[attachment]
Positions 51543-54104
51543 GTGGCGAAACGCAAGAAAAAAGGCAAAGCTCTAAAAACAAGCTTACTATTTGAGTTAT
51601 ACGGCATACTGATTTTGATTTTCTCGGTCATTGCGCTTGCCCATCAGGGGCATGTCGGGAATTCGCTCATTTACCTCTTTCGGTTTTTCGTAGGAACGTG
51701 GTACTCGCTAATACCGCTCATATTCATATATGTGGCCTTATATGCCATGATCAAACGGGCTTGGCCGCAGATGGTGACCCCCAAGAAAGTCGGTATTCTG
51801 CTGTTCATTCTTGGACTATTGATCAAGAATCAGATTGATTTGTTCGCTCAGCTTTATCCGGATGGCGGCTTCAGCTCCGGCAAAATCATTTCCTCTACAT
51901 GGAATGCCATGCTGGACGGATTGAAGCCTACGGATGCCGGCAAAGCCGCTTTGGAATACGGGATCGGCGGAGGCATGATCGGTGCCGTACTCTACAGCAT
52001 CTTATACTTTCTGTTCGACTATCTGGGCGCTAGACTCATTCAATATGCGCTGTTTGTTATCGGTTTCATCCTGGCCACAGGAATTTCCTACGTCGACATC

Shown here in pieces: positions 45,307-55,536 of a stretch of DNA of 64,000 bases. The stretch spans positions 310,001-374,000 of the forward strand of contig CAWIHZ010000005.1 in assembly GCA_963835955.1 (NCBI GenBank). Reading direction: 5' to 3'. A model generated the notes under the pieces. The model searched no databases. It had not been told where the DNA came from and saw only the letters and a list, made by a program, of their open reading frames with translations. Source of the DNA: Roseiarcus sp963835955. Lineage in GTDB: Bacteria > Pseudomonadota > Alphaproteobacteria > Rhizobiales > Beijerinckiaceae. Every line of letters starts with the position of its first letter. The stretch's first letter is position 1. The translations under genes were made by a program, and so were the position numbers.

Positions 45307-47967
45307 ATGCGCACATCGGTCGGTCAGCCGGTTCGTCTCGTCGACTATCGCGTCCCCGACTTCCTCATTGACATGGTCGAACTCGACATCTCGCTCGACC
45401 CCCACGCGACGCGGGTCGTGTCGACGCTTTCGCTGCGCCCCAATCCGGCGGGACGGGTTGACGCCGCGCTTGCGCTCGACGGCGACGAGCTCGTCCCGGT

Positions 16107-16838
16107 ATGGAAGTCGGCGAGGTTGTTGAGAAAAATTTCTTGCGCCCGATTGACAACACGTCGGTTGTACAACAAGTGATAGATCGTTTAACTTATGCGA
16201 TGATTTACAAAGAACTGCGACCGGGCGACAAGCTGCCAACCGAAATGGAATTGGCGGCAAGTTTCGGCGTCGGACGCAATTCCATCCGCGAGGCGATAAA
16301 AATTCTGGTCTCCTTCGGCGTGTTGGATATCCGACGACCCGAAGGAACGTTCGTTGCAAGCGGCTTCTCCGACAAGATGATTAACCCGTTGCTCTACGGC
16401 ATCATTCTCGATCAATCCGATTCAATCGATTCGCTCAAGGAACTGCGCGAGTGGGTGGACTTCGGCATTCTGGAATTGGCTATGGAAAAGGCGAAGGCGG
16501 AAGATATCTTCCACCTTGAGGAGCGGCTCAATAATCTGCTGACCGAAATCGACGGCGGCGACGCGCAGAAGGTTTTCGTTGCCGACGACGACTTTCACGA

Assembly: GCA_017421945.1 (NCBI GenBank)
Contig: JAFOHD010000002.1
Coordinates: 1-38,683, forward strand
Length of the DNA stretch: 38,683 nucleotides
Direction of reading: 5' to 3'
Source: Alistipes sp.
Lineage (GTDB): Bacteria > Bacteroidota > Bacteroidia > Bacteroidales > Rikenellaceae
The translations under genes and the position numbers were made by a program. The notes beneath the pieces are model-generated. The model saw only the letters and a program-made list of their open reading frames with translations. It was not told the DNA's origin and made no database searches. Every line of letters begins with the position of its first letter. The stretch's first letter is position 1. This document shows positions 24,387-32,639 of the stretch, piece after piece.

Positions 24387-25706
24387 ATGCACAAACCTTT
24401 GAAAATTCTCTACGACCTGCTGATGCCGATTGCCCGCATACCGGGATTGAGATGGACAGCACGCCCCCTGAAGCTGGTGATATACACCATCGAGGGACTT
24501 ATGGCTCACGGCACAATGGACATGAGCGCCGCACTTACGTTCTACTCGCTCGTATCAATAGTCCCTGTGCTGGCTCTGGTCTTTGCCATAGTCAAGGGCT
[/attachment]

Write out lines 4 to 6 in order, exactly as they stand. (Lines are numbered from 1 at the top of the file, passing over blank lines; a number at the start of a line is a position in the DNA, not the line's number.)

51701 GTACTCGCTAATACCGCTCATATTCATATATGTGGCCTTATATGCCATGATCAAACGGGCTTGGCCGCAGATGGTGACCCCCAAGAAAGTCGGTATTCTG
51801 CTGTTCATTCTTGGACTATTGATCAAGAATCAGATTGATTTGTTCGCTCAGCTTTATCCGGATGGCGGCTTCAGCTCCGGCAAAATCATTTCCTCTACAT
51901 GGAATGCCATGCTGGACGGATTGAAGCCTACGGATGCCGGCAAAGCCGCTTTGGAATACGGGATCGGCGGAGGCATGATCGGTGCCGTACTCTACAGCAT